The great Greek philosopher Socrates often decried what he considered the greatest ultimate threat to society–the “sophists.” They were masters of using language so that “the weaker argument defeats the stronger.” They were professional liars, clever, but fundamental enemies of beauty and truth.
We live in an era that is ruled by the sophists, the professional liars. The dominant ethos of the culture marketing hype.
It is every bit as true in the boxing world. Four different sanctioning bodies have managed to convince a significant percentage of the boxing media to transcribe the words “world champion” whenever they are asked to.
And believe me, they have no sense of shame whatsoever when it comes to asking. The WBC, IBF, WBA and WBO all regularly sanction fringe contenders against untested, potential stars, to fill their “vacant” titles. The WBA openly practices bigamy, recognizing a “super” champion and a “regular” champions.
In point of fact, there are very few true world champions in boxing. Floyd Mayweather retired as the true world champion at 147 and 154 pounds. For the last decade of his career, he beat the best welterweights and super welterweights in the world. In his wake, no true champion has yet emerged in either division.
Saul Alvarez is the lineal champion at middleweight, but it is a curious state of circumstances that led him to that position. Alvarez beat Miguel Cotto in November 2015. Cotto beat Sergio Martinez, who beat Kelly Pavlik, who beat Jermain Taylor, who beat Bernard Hopkins, who had unified all four middleweight belts in 2004. But the last three men in that line–Alvarez, Cotto and Martinez–have all avoided Gennady Golovkin, who has been the obvious, true No. 1 contender for at least the past four years.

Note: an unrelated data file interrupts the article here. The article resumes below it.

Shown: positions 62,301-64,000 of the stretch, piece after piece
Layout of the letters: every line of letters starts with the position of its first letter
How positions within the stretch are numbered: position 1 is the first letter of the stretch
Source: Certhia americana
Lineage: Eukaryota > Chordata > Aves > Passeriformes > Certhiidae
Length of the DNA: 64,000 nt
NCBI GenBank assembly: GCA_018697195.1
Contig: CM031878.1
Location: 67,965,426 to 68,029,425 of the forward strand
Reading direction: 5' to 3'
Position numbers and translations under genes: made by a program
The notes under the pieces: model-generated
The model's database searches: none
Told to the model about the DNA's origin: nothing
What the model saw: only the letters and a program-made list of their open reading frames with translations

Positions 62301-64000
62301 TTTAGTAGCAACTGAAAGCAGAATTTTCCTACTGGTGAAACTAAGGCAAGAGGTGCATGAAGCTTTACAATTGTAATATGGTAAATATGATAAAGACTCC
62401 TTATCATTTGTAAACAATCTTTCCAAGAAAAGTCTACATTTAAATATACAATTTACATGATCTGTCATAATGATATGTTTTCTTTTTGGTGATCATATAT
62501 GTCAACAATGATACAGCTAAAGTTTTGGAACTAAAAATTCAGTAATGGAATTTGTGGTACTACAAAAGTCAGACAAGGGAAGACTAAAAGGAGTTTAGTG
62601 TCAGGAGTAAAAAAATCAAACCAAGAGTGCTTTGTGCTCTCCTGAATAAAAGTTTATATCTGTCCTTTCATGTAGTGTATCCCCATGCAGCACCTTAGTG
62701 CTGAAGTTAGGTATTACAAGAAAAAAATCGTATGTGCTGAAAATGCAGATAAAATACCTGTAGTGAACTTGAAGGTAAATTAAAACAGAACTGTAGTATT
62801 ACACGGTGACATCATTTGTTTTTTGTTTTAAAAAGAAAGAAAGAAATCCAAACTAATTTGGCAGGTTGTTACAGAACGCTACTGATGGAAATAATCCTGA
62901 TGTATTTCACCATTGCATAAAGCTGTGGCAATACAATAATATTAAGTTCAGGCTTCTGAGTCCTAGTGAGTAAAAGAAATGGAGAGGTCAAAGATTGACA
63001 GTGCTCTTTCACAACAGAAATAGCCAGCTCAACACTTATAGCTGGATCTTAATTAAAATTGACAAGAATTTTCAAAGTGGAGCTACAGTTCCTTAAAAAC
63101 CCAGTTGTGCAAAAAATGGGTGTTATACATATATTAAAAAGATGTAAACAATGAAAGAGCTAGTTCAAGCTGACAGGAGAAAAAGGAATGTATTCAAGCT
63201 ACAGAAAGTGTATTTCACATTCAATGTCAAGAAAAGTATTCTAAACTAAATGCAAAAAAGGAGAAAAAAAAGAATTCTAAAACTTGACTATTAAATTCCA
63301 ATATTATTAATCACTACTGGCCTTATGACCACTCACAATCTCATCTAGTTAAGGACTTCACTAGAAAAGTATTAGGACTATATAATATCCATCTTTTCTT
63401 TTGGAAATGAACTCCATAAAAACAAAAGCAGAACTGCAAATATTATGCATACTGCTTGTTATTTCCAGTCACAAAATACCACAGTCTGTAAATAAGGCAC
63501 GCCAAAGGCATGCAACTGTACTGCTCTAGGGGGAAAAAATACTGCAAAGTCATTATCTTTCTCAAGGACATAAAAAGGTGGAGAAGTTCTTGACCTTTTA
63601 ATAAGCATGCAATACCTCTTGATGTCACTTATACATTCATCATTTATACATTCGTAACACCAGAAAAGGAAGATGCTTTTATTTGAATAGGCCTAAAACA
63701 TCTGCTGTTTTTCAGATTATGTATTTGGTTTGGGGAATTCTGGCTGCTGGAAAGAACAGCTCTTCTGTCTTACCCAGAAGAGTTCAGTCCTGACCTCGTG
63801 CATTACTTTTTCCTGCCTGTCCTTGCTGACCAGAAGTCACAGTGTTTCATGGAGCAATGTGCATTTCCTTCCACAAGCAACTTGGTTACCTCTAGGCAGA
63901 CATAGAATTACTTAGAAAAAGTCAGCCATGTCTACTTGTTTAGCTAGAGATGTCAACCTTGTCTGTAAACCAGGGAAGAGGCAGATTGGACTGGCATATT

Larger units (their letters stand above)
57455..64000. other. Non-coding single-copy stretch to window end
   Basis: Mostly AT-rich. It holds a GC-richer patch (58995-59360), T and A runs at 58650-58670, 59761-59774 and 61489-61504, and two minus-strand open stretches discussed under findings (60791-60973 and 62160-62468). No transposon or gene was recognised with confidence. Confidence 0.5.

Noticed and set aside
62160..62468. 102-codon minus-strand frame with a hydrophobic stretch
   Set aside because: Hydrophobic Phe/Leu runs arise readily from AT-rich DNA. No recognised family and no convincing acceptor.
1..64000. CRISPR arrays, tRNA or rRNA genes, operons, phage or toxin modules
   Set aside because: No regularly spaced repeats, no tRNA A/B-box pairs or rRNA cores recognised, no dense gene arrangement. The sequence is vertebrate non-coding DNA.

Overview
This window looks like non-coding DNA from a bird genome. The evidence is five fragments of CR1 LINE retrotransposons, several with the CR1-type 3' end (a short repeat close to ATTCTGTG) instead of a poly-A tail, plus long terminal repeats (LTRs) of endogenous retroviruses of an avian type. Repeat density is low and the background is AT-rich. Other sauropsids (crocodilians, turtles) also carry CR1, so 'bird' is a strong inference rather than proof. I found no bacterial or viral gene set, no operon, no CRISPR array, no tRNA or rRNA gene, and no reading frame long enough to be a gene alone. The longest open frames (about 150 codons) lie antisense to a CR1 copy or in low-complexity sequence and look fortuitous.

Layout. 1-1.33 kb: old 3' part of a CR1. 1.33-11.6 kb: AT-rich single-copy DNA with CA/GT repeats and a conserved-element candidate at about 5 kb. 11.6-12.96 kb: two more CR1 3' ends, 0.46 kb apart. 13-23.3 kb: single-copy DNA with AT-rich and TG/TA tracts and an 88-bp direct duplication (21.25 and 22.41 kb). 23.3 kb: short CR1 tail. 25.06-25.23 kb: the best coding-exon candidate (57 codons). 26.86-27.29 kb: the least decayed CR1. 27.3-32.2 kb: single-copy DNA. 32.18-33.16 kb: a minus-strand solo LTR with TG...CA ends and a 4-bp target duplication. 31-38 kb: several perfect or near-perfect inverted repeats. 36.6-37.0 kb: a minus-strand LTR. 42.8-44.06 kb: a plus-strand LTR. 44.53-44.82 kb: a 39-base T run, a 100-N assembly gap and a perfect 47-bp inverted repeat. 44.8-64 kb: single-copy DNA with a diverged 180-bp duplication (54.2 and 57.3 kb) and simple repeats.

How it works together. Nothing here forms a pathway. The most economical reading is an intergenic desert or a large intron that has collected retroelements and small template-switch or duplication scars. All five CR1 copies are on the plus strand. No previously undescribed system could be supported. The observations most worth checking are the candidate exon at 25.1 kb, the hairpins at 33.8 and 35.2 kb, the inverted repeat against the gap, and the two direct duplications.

At light heavyweight, Adonis Stevenson is the lineal champ, a recognition he claimed by virtue of knocking out Chad Dawson in June 2013. But he has avoided the obvious No. 1 contender, Sergey Kovalev, ever since. But at this point, Kovalev and Andre Ward are universally viewed as the top two fighters in the world at 175 pounds. Stevenson has become an afterthought.
At super lightweight, Terence Crawford earned the right to call himself world champion last July, when he defeated Viktor Postol, in a WBO/WBC unification fight. At the time, they were undeniably the two best fighters in the world at 140 pounds.
In the entire rest of the sport, there is only one other current fighter that can legitimately be called world champion–Guillermo Rigondaux, at 122 pounds. He has been the super bantamweight champ since defeating Nonito Donaire in April 2013. But in Rigo’s strange case, he is a champion avoided by his most obvious challengers.